Not only that, but the clan balance depends on her marrying one of the three terrible choices. There are major political issues in not choosing any of them. The clans will begin to fracture without some sort of anchor to keep them from separating and remember old grievances. The four clans were almost fighting for a moment, before Merida somehow convinced them that the best solution would be to let her follow her heart. And they give up on any thought of having their boy becoming the future king of Scotland. WHO DOES THAT? She’s a slip of a girl with NO street experience. Except for her father, they would laugh at her. The father would be shamed for letting his daughter speak up like that. He’d lose massive amounts of authority if he didn’t put her down and enforce HIS will on the clan heads immediately.

common past time for the beautiful not-peasants

I could go on. This Movie is a fairy tale. It isn’t a good one either. You see, fairy tales are the consummate example of a heroes journey, or a moral lesson, or an example of cunning to teach children. This is none, unless you count a moral about not turning your mother into a bear. It’s a story that’s almost saccharine. They are trying to be a fairy tale, but without the true essence. Merida should have learned a greater truth, that life isn’t free to live, and that we have a part to play in fate. That’s what was being set up. She didn’t have to choose a husband or anything, but she had to realize that life wasn’t all fun and games. She had to realize something about herself and, once and for all, break her own pride and choose to help her mother, instead of just saying: “I’m sorry for turning you into a bear, mother.” It’s shameful, really. Pixar has had a stellar record for stories. This is below them and is the weakest movie they’ve produced.

BTW they’ve completely rewritten the code for their 3d modeller. Apparently that’s important and should cover up the flaws of the movie. NO. That should never be an excuse. Story and art are separate departments. While art and story interact, neither should dominate the other. Art complements story, not the other way around. With an amazing story, you may overcome terrible art. However, if you have great art, you’ll be able to overcome terrible story… until your viewers/readers realize nothing makes sense and this is terrible. They will leave. This is what has happened to so many games. Final Fantasy 13 suffered from this, great art but the story was unable to keep me interested. If you think I’m alone, listen to the last truly free video game reviewer.


Now I’ve promised a story that Pixar could use with the same characters without changing much.

Princess Merida is the rebellious daughter of Lord Fergus and Lady Ellinor. While she loves her family dearly, she is unable to reconcile the freedom Lord Fergus gives her and the strict training her mother instills in her. Since the bear attack years ago, she has dreams of a dark prince in pain. She goes out to rebel against her parents and find the answers to her strange dreamsĀ  lead by fairies. In the meantime she meets Mor’dhu and the witch. The witch is keeping Mor’dhu at bay since his attack all those years ago. She says that Merida is not yet ready, but that this potion from the fairy queen would help.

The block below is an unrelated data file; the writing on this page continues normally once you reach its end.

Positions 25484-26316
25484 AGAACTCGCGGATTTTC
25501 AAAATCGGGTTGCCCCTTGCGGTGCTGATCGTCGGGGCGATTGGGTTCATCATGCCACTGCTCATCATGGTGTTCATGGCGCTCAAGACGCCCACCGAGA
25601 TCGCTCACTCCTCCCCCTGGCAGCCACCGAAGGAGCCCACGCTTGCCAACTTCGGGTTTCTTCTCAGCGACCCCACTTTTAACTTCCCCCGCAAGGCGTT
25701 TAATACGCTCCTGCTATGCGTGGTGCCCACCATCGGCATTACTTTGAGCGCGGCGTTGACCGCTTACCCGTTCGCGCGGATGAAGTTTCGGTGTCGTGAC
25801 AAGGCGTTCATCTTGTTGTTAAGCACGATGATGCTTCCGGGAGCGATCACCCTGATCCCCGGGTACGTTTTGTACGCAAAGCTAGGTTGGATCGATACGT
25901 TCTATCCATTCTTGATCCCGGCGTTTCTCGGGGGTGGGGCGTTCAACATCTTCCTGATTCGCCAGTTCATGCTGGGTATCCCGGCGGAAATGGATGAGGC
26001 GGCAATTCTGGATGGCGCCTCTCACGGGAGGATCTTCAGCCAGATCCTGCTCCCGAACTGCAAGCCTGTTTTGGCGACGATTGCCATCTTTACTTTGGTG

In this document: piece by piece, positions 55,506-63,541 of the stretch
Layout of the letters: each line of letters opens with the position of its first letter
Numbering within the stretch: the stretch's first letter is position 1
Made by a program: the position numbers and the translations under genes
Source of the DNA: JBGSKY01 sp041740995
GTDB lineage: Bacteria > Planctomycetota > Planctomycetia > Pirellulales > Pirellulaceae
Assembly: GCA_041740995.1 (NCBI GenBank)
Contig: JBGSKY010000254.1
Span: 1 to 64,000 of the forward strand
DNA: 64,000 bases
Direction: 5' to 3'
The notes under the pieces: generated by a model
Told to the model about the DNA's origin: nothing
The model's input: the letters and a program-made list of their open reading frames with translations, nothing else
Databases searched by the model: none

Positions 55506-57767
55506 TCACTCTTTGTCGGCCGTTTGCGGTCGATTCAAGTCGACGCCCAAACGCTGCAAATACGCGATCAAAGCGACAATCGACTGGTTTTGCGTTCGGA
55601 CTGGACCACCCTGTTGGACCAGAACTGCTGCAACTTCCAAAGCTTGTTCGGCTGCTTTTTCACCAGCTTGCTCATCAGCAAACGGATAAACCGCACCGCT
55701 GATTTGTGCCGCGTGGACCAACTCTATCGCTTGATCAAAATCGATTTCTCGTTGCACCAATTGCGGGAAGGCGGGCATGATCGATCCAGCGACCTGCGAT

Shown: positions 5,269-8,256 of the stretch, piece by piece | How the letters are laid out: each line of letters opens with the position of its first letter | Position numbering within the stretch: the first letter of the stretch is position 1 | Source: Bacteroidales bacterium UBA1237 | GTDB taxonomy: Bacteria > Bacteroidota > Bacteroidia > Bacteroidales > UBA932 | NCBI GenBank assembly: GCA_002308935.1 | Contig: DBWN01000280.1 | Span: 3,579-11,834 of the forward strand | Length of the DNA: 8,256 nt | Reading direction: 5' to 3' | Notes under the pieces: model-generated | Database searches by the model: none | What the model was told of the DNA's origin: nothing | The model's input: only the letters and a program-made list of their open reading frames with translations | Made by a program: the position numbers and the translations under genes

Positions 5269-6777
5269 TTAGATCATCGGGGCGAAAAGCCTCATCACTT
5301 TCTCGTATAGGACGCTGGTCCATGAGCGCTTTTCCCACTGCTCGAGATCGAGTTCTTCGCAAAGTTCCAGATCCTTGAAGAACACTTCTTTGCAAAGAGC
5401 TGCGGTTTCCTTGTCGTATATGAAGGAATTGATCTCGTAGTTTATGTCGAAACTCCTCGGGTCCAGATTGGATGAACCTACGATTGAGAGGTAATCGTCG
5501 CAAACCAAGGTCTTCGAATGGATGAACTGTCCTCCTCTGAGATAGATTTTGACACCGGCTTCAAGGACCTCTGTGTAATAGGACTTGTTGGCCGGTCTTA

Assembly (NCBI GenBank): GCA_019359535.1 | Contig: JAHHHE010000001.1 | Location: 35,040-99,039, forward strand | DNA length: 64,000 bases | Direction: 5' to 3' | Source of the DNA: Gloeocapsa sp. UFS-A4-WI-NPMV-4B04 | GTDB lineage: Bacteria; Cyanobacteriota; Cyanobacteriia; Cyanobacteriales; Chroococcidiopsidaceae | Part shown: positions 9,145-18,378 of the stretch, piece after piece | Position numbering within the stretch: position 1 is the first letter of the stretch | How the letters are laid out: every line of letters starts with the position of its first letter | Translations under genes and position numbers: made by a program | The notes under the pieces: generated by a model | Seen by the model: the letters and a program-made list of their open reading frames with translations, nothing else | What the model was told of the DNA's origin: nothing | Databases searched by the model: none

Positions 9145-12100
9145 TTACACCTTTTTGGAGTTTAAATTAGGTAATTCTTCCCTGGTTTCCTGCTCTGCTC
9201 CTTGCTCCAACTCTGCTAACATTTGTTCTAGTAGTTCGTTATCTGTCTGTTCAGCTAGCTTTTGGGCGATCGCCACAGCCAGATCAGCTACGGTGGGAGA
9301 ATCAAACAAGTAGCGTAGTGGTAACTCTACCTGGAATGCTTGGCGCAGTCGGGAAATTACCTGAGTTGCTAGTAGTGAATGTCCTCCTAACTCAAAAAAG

At the castle, the three lords have shown up and things continue as normal. They compete for her hand, etc. The mother, during this time, drinks the potion by accident and turns into a bear. Hijinks ensue and Merida is forced to replace her mother in her absence from court. Meanwhile, her mother teams up with the witch. During this time, Merida is able to talk to the prince Mor’Dhu and begin a potential future romance (though it need not be ‘canonized’ if you will). The mother learns about her daughter from the witch and proceeds to understand her better. Merida learns how hard it is to be a queen and begins to understand her mother. It is made especially difficult as Lord Fergus is reduced to a morose man unable to save his wife, forcing Merida to manage the four clans at once.

Mor’dhu, in his berserk form, breaks free of his prison and attacks the mother and the witch. Both escape but Mor’dhu is in a collision course with the castle and all within. Fergus is roused, finally, by his wife appearing, and through actions, convince him of what she is and what’s coming. Merida plans the defense, and with the witch discovers the weakness to Mor’dhu’s curse. Mor’dhu was the prince who rebelled against father and brother, but was cursed by a fairy queen to be a raving beast. He has long repented, seeing that the ravaging bear is a metaphor for his own berserk desires for power.

Merida, finally understanding her mother is able to turn her back. With the witch’s help they once again cage Mor’dhu in iron. The fairy queen who cursed him shows up to test Merida and her family, as well as Mor’dhu himself. Merida demonstrates the lessons she learned filling in for her mother and father. Ellinor tells her daughter she loves her, and is so proud of her. Mor’dhu is turned into a human long enough to talk about his sorrow about his desire for freedom and power. The fairy queen is satisfied and leaves, keeping Mor’dhu as a human.

Que hugs, denial of the other suitors and Mor’dhu setting out to set up his kingdom again and try to atone for the evils he did as a bear and prince. The clan lords accept his claim and he’s able to call up the descendants of the people he used to rule. Merida is able to deal with court life and mature into a woman. King Fergus and Queen Ellinor begin to relax and allow Merida power over her own life, while ensure the kingdom runs smoothly, of course. At the credits, the witch, who was absent every time the Fairy queen shows up, transforms into the fairy queen, and with a smile, disappears.